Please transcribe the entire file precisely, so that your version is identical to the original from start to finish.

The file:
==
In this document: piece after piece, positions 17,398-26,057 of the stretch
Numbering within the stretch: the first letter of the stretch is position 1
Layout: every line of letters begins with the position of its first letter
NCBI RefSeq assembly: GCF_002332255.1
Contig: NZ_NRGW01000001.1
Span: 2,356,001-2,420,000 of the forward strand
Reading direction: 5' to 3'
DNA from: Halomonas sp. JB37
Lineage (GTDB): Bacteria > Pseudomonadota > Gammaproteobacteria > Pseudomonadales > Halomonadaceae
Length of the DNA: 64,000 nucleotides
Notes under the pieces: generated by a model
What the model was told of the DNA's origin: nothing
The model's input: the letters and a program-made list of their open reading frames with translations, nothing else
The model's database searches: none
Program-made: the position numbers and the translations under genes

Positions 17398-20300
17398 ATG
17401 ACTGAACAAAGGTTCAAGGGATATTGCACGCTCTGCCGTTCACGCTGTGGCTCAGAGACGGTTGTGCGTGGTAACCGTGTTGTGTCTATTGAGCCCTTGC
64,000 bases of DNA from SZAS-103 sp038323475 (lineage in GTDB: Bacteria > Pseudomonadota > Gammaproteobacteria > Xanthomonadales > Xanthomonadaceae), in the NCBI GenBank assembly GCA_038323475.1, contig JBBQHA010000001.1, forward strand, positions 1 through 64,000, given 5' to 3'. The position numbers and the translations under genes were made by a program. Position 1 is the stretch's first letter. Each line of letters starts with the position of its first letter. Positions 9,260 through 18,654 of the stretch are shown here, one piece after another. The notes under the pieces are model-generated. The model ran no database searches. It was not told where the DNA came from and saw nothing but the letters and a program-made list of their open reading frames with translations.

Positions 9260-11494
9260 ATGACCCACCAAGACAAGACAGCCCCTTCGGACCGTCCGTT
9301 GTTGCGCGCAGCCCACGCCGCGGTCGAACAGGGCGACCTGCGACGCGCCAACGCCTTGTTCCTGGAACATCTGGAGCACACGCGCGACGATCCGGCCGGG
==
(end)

In this document: piece after piece, positions 17,398-26,057 of the stretch
Numbering within the stretch: the first letter of the stretch is position 1
Layout: every line of letters begins with the position of its first letter
NCBI RefSeq assembly: GCF_002332255.1
Contig: NZ_NRGW01000001.1
Span: 2,356,001-2,420,000 of the forward strand
Reading direction: 5' to 3'
DNA from: Halomonas sp. JB37
Lineage (GTDB): Bacteria > Pseudomonadota > Gammaproteobacteria > Pseudomonadales > Halomonadaceae
Length of the DNA: 64,000 nucleotides
Notes under the pieces: generated by a model
What the model was told of the DNA's origin: nothing
The model's input: the letters and a program-made list of their open reading frames with translations, nothing else
The model's database searches: none
Program-made: the position numbers and the translations under genes

Positions 17398-20300
17398 ATG
17401 ACTGAACAAAGGTTCAAGGGATATTGCACGCTCTGCCGTTCACGCTGTGGCTCAGAGACGGTTGTGCGTGGTAACCGTGTTGTGTCTATTGAGCCCTTGC
64,000 bases of DNA from SZAS-103 sp038323475 (lineage in GTDB: Bacteria > Pseudomonadota > Gammaproteobacteria > Xanthomonadales > Xanthomonadaceae), in the NCBI GenBank assembly GCA_038323475.1, contig JBBQHA010000001.1, forward strand, positions 1 through 64,000, given 5' to 3'. The position numbers and the translations under genes were made by a program. Position 1 is the stretch's first letter. Each line of letters starts with the position of its first letter. Positions 9,260 through 18,654 of the stretch are shown here, one piece after another. The notes under the pieces are model-generated. The model ran no database searches. It was not told where the DNA came from and saw nothing but the letters and a program-made list of their open reading frames with translations.

Positions 9260-11494
9260 ATGACCCACCAAGACAAGACAGCCCCTTCGGACCGTCCGTT
9301 GTTGCGCGCAGCCCACGCCGCGGTCGAACAGGGCGACCTGCGACGCGCCAACGCCTTGTTCCTGGAACATCTGGAGCACACGCGCGACGATCCGGCCGGG